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Editor's note: For comparison's sake, the current FreeBSD FAQ is 78 pages (including references, etc.), written in docbook 5, stored in subversion, and is currently at revision 47, 989. See:

What is OpenIndiana?

The OpenIndiana project is the open source community which develops, maintains, and supports the OpenIndiana distribution, an illumos based unix operating system derived from OpenSolaris. The OpenIndiana project is also a continuation of the collaborative effort and community spirit of the OpenSolaris project.

Why is it called OpenIndiana?

OpenIndiana derives its name from Project Indiana, an open source effort by Sun Microsystems (now Oracle Corporation) to produce OpenSolaris, a more modern and user friendly binary unix distribution based on Sun Solaris. Some notable features of OpenSolaris were the introduction of the all familiar GNOME desktop, GNU userland tools, and a new network based package manager (IPS). To lead Project Indiana, Sun hired Ian Murdock, founder of the Debian Linux Distribution.

Is OpenIndiana a desktop or a server operating system?

As a highly capable general purpose UNIX operating system, the OpenIndiana distribution is suitable for both workstations and servers. Simply pick the installer which best suits your needs (GUI or Text). OpenIndiana contains the following enterprise class features and more:

Feature Description
ZFS ZFS File System and Volume Manager
DTrace Dynamic Tracing Framework (System Introspection)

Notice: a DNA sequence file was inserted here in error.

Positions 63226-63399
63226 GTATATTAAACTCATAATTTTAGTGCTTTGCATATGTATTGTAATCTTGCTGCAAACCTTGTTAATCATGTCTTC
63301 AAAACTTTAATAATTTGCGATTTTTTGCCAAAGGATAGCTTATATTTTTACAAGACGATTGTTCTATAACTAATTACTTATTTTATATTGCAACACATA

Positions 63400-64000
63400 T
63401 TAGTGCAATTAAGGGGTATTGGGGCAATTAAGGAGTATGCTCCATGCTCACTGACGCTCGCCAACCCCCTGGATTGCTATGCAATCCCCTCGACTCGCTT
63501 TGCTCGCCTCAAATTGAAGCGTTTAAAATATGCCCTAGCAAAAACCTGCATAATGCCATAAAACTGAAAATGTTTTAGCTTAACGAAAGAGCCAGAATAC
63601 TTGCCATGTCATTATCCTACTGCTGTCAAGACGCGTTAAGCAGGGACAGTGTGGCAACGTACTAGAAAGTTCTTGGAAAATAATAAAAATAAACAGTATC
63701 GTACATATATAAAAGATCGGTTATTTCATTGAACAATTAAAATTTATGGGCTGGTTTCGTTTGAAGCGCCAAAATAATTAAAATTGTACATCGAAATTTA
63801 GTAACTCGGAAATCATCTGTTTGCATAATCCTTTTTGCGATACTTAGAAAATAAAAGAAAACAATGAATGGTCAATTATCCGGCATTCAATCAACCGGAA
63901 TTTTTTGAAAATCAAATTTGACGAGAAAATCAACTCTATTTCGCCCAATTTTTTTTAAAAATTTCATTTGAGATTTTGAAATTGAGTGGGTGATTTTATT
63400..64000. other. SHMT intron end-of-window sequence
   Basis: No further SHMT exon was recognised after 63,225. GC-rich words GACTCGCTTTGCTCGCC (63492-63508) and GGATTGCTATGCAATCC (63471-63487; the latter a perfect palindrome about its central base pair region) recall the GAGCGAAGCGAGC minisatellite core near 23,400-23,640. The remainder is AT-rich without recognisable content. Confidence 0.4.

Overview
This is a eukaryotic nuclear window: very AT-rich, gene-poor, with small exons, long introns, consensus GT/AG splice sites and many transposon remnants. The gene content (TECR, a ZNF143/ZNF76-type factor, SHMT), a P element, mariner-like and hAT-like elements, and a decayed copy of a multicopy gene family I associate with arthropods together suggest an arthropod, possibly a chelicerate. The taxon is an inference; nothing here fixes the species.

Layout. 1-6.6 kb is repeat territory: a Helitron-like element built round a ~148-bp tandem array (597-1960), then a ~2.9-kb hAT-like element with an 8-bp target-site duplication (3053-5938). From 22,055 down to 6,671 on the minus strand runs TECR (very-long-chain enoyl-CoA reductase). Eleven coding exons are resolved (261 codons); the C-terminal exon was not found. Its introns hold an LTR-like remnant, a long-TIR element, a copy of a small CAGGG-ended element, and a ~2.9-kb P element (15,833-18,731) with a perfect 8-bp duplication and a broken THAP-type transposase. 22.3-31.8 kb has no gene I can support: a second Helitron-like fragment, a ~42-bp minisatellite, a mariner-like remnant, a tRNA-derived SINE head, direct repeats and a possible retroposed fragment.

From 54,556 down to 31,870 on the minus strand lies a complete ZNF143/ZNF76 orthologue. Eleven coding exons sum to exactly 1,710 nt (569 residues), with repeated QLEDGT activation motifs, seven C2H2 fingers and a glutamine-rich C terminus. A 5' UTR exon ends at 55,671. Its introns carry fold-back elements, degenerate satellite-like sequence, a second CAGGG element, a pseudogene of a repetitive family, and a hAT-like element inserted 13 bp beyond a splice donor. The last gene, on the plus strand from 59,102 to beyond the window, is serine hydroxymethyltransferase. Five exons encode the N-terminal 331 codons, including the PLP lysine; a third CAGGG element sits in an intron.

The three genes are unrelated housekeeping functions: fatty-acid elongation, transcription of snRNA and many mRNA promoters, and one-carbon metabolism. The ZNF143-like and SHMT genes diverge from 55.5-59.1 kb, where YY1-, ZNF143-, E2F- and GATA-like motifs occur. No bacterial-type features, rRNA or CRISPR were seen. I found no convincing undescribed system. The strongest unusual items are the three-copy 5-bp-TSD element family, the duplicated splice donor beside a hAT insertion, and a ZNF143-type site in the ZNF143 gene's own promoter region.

Crossbow Network Virtualization and Resource Control
SMF Service Management Facility
FMA Fault Management Architecture
COMSTAR Common Multiprotocol SCSI TARget (ISCSI Target Framework)
KVM Kernel Virtual Machine (Operating System Virtualization)
Zones OS Level Virtualized Application Containers
Time-Slider Automated ZFS Snapshots and Rollbacks
RBAC Role-Based Access Control
IPMP IP network multipathing
DLMP Data Link Multipathing
Device Driver Utility GUI Utility for determining hardware compatibility and driver availability

Does OpenIndiana support additional keyboard layouts and languages?

Yes, when installing OpenIndiana, you may choose from 47 different keyboard layouts and 22 different languages.

What type of releases does OpenIndiana make available?

Approximately every six months, the OpenIndiana project releases a snapshot of the Hipster rapid development branch in the following formats:

Live DVD/USB - (Best for Desktops) Text Install DVD/USB - (Best for Servers)
Gnome desktop Text based console

To access our download site, please see:
For additional mirrors, please see:


  • Releases from the legacy oi-dev-151x branch are no longer maintained.
    • For those desiring to upgrade their legacy installations, Hipster IPS repositories are available.
    • While upgrading from legacy releases is possible, the cleanest and most trouble free method is to perform a clean install.
  • Hipster is a rapid development branch where software versions are frequently updated. While every package is tested to ensure its stability, caution is nevertheless warranted for those intending to deploy Hipster into mission critical production environments.

Does OpenIndiana provide security and bug fixes?

Yes, absolutely. For the actively maintained Hipster rolling release, the OpenIndiana project seeks to ensure all known flaws are quickly mitigated. For this effort to succeed, we ask our user base to diligently bring security and bugfix concerns to our attention by submitting a ticket with the OpenIndiana Bug Tracker.